In the course of the next five years, we will see some more card-accepting outlets around, twice as many as today in fact.
By the end of 2014 there were 46.6 million merchant outlets worldwide and by 2020 there will be 90.3 million, according to strategic research and consulting firm, RBR.
Emerging market growth
The majority of the growth will happen in Asia-Pacific markets such as China and India where the fastest growth was recorded in 2014. Interestingly, the growth mainly increased not because the larger cities expanded and evolved, but rather because card-accepting terminals expanded to geographic areas and merchant sectors where consumers could not previously use cards, rather than remaining in just the largest merchants and cities.
Despite being the fastest and the largest growing region, it is still relatively underdeveloped and the overall density of outlets is much lower than that of North America.
Europe growth is consistently strong
Central and Eastern European markets came second behind the Asia-Pacific region in terms of growth, roughly for the same reason of expansion into areas that previously did not use cards.
This strategy has also been adopted in Latin American markets, which too will see rapid growth, especially in the rural areas.
However, in other regions, the rate of growth will be slower because of the maturity of the markets.
Why will growth accelerate?
Aside from the previously mentioned strategy of targeting rural areas that traditionally did not use cards, there are other factors at play – it appears it is as much to do with PR as it is with putting actual outlets in place.
Banks and other financial institutions are laying it on thick by extolling the virtues of using cards and encouraging customers, new and old, to use them instead of cash.
The other significant reason is of course contactless. The rise of contactless technology has been stratospheric, which has been helped immeasurably by the likes of Transport for London and supermarket chains that make up the locations where consumers spend their money most frequently.
Retailers have deployed contactless-enabled terminals to replace more traditional units, and acquirers see contactless as a key tool in their attempts to increase card acceptance among low-value sectors. As a result, contactless card acceptance is becoming more common in outlets such as pharmacies, cinemas, restaurants and coffee shops.
This increase in contactless capability has been particularly noticeable in the UK, where we managed to spend £2.5 billion in the first six months of the year. In the period running from January of this year to June, just under 40,000 new contactless payment terminals were installed.
MPos plugs the remaining gaps
In locations where traditional payment terminals isn’t cost effective, smaller, cheaper devices offering mPOS capabilities come into their own. The US is a good example of them in action. Last month finally saw the liability shift happen meaning that many merchants upgraded their technologies in order to accept EMV cards. However, many smaller businesses were concerned about the costs of these upgrades as terminals did not come cheap, and would not necessarily prove to be cost effective.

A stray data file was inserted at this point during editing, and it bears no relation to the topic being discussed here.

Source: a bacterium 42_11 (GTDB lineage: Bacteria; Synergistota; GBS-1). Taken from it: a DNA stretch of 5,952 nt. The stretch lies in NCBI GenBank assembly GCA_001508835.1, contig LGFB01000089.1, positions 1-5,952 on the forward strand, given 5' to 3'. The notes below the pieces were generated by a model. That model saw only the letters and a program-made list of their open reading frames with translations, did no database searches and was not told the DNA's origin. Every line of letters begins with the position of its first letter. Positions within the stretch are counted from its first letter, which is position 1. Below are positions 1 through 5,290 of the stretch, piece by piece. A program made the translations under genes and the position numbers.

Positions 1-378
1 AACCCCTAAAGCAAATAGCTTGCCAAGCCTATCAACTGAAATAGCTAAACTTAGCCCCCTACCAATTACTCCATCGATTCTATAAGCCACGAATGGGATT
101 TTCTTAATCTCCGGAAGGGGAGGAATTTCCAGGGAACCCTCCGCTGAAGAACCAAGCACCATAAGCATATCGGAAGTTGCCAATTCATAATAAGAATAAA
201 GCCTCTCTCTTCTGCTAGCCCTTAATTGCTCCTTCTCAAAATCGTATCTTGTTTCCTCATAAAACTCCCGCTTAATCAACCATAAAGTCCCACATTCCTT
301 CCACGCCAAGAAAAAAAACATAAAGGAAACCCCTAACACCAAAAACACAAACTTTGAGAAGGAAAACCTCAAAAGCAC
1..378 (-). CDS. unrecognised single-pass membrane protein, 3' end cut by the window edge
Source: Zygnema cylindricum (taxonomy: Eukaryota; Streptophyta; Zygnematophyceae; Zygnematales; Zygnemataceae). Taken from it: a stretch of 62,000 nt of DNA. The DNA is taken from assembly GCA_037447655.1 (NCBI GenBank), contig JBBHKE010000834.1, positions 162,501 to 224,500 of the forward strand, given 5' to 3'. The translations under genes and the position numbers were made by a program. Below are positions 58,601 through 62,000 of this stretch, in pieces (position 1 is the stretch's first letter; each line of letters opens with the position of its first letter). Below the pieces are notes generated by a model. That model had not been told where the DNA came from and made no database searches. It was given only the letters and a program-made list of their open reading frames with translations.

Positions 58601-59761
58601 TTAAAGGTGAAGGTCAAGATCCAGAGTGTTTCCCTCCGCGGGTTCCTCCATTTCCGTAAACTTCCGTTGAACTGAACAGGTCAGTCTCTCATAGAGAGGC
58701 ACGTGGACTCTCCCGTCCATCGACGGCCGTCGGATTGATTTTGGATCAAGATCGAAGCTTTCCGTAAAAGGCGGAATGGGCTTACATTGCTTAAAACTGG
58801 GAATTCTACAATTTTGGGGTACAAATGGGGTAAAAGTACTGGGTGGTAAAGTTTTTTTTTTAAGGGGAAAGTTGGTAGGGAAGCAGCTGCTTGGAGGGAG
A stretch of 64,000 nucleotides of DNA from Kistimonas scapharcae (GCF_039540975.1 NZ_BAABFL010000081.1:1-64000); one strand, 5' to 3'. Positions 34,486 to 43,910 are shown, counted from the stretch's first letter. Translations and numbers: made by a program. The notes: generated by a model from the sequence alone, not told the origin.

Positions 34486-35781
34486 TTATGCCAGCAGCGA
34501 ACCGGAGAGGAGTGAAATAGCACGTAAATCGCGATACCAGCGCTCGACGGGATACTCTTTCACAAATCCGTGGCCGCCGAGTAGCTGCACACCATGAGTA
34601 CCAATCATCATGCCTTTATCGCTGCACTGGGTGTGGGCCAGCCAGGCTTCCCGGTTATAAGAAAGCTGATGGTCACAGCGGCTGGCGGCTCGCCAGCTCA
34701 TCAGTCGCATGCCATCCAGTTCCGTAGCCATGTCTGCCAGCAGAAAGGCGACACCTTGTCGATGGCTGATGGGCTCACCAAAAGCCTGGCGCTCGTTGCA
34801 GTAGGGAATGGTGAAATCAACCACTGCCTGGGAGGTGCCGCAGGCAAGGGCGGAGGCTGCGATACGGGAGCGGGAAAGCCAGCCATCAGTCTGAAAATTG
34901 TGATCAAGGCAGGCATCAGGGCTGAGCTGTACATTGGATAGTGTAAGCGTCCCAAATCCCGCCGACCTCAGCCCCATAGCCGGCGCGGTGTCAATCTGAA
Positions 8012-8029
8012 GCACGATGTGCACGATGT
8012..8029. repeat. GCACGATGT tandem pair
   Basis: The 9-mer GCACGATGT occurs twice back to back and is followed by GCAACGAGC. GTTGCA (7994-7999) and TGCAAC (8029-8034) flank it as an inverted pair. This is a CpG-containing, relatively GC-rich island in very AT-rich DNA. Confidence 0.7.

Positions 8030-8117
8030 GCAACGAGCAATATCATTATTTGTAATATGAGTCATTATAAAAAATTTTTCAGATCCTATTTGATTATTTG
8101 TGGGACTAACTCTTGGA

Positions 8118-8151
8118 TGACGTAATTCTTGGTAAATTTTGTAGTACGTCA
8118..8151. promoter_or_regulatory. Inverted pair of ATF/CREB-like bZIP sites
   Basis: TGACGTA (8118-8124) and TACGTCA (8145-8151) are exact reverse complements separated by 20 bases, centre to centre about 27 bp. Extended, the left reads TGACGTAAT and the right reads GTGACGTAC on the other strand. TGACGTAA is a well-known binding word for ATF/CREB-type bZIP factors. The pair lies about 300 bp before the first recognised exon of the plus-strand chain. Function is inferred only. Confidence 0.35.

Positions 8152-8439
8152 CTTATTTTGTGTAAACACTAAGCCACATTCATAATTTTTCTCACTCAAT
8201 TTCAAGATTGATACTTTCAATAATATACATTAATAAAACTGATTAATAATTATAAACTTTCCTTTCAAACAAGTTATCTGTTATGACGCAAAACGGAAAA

MPOS platforms such as SumUp and giants like PayPal saw this gap in the market and decided to quickly plug it. SumUp introduced an EMV-compliant mPOS device that works with swipe cards; electronic and e-wallet payments via NFC, including Apple Pay and Android Pay; and with EMV chip cards. This cover-all-bases approach was one that PayPal pursued earlier when it released its PayPal Here reader.
When it was released in the US, Christopher Uriarte, chief Strategy & Payments officer at Vesta Corporation told PaymentEye that many small merchants have not had made the transition to EMV a priority, but the increase of such EMV-compatible technologies can quickly reach a larger scale across America without requiring a huge investment by small and medium merchants.
What about Visa and MasterCard?
With this rapid growth of card-accepting outlets the big question to consider is which company will come out on top? Will the likes of Visa and MasterCard be able to keep up with the growth rate?
“While Visa and MasterCard are currently accepted at 78 per cent of outlets worldwide, it is unclear whether they will be able to maintain this level, as most of the growth will be in China, where they are only accepted at 29 per cent of outlets,” said RBR.
Visa and MasterCard are still the most widely accepted schemes worldwide, with 37 million outlets each according to RBR figures, but their acceptance is low in the Middle East region – mainly because of their inability to access the large Iranian market due to international sanctions.
Unsurprisingly, Visa and MasterCard acceptance is low in China where UnionPay has a chokehold on the industry.
Whilst on the subject of UnionPay, it is the fastest-growing scheme in terms of the number of outlets, having increased by 25 per cent with 5.7 million new outlets in 2014, according to RBR figures. However, outside of China, it is wholly dependent on network-to-network agreements, which hinders its dominance.
The Emerging Payments Association discuss the impact of Brexit on the fintech industry at the latest payments industry event.
Jonathan Quin, co-founder and CEO of World First, explores how established financial institutions and newer fintech disruptors stand to benefit from collaborating with one another in the fast-moving financial services sector.
With advancements in technology and the subsequent availability of data, it seems surprising that banks seem to know less about their customers than ever before.
In an era where cheques are largely a thing of the past for organisations that operate within these shores, many people will be surprised to learn that many overseas B2B payments are still made by cheque.